92. Couvreur P, Grislain L, Lenaerts V, Brasseur F, Gulot P, Biernackl A. Biodegradable polymeric nanoparticles as drug carrier for antitumor agents. Polymeric Nanoparticles and Microspheres. Boca Raton, FL: CRC Press; 1986, p. 27–93.
  93. Kreute J. Nanoparticles – a historical perspective. Int J Pharm 2007; 331: 1–10. Publisher Full Text
  94. Torchilin VP. Targeted pharmaceutical nanocarriers for cancer therapy and imaging. AAPS J 2007; 92: E128–47. Publisher Full Text
  95. Yuan F, Dellian M, Fukurama D, Leunig M, Berk DA, Torchilin VP, et al. Vascular permeability in a human tumor xenograft: molecular size dependence and cutoff size. Cancer Res 1995; 55: 3752–6. PubMed Abstract
  96. Kano A, Taniwaki Y, Nakamura I, Shimada N, Moriyama K, Maruyama A. Tumor delivery of Photofrin® by PLL-g-PEG for photodynamic therapy. J Control Release 2013; 167: 315–21. PubMed Abstract | Publisher Full Text
  97. Master AM, Qi Y, Oleinick NL, Gupta AS. EGFR-mediated intracellular delivery of Pc 4 nanoformulation for targeted photodynamic therapy of cancer: in vitro studies. Nanomedicine: Nanotechnology. Biol Med 2012; 8: 655–64.
  98. Brannon-Peppas L, Blanchette JO. Nanoparticle and targeted systems for cancer therapy. Adv Drug Deliver Rev 2004; 56: 1649–59. Publisher Full Text
  99. Chatterjee DK, Zhang Y. Upconverting nanoparticles as nanotransducers for photodynamic therapy in cancer cells. Nanomedicine 2008; 3: 73–82. PubMed Abstract | Publisher Full Text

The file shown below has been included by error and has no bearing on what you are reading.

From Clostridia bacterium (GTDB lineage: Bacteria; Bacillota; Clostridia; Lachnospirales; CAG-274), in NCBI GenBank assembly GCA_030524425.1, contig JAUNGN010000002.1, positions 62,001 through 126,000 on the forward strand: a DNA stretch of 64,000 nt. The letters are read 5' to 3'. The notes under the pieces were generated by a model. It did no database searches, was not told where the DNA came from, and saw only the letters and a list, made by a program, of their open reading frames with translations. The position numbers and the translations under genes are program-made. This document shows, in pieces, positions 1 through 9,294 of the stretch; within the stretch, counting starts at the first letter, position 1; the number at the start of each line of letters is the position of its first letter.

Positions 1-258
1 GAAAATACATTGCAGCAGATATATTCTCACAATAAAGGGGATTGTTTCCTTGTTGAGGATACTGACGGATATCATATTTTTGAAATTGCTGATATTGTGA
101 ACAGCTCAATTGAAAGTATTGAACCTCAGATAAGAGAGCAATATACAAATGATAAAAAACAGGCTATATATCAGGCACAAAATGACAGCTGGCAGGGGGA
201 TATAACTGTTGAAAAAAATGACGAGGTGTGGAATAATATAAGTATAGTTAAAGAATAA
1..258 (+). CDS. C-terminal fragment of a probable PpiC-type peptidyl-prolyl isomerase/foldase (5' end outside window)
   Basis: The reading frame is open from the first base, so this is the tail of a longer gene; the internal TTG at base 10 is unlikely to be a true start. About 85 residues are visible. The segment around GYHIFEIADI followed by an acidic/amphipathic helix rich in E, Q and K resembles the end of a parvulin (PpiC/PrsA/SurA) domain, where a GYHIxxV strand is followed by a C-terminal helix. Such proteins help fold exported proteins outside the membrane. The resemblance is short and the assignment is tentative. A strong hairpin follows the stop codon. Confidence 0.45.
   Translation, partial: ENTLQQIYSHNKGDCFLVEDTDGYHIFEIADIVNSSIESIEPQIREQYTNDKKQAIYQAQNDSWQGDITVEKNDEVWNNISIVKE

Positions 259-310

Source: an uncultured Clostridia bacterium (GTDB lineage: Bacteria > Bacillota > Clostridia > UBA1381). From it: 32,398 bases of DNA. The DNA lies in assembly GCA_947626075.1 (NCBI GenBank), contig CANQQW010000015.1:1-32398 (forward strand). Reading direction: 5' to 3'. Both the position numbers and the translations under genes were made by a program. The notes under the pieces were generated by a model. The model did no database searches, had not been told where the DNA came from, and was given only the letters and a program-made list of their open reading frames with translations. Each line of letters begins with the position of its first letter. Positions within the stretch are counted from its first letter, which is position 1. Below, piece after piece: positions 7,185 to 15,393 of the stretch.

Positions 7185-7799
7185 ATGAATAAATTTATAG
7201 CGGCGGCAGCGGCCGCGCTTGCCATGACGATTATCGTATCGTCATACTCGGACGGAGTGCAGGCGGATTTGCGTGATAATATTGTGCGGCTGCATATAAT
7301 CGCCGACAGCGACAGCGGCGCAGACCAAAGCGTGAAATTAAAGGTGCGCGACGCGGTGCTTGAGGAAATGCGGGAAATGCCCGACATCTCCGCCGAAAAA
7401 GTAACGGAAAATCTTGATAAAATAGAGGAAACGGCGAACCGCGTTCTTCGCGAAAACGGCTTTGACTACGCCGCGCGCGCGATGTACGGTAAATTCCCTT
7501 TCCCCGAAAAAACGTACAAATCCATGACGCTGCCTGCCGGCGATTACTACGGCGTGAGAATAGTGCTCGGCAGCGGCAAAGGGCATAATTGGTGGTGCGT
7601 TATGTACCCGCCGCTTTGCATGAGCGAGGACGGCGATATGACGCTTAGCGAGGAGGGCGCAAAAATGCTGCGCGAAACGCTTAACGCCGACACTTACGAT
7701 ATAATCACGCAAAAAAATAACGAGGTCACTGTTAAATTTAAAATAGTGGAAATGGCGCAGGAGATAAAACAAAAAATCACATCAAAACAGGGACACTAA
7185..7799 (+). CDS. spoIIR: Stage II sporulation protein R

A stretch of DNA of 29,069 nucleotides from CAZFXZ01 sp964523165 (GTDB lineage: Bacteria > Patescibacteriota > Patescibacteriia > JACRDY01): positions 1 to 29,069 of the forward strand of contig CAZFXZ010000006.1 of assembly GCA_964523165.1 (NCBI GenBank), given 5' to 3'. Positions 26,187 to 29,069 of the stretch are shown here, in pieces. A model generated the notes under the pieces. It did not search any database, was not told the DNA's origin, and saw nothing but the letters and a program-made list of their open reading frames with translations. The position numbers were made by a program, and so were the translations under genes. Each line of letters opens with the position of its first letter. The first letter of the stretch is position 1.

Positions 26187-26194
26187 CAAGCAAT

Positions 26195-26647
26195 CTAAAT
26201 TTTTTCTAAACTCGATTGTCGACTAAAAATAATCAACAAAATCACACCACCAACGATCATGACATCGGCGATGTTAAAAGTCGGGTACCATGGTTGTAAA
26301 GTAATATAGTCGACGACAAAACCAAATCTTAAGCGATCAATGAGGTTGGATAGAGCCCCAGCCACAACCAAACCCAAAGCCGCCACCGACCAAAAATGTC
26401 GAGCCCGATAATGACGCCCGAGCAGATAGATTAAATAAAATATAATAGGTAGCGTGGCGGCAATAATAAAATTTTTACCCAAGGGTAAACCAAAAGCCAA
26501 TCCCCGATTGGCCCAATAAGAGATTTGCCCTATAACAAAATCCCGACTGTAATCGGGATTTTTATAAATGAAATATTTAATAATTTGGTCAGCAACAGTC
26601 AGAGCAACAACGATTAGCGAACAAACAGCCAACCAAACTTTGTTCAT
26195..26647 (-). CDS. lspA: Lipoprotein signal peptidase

100. Bugaj AM. Targeted photodynamic therapy – a promising strategy of tumor treatment. Photochem Photobiol Sci. 2011; 10: 1097–109. PubMed Abstract | Publisher Full Text
  101. Heukers R, Henegouwen PMPB, Oliveira S. Nanobody–photosensitizer conjugates for targeted photodynamic therapy. Nanomedicine 2014. [Ahead of print].
  102. Huang P, Xu C, Lin J, Wang C, Wang X, Zhang C, et al. Folic acid-conjugated graphene oxide loaded with photosensitizers for targeting photodynamic therapy. Theranostics 2011; 1: 240–50. PubMed Abstract | PubMed Central Full Text | Publisher Full Text
  103. Yoon HY, Koo H, Choi KY, Lee SJ, Kim K, Kwon IC, et al. Tumor-targeting hyaluronic acid nanoparticles for photodynamic imaging and therapy. Biomaterials 2012; 33: 3980–9. PubMed Abstract | Publisher Full Text
  104. Ling D, Bae B, Park W, Na K. Photodynamic efficacy of photosensitizers under an attenuated light dose via lipid nano-carrier-mediated nuclear targeting. Biomaterials 2012; 33: 5478–86. PubMed Abstract | Publisher Full Text
  105. Chan W, Marshall JF, Lam GY, Hart IR. Tissue uptake, distribution, and potency of the photoactivatable dye chloroaluminum sulfonated phthalocyanine in mice bearing transplantable tumors. Cancer Res 1988; 48: 3040–4. PubMed Abstract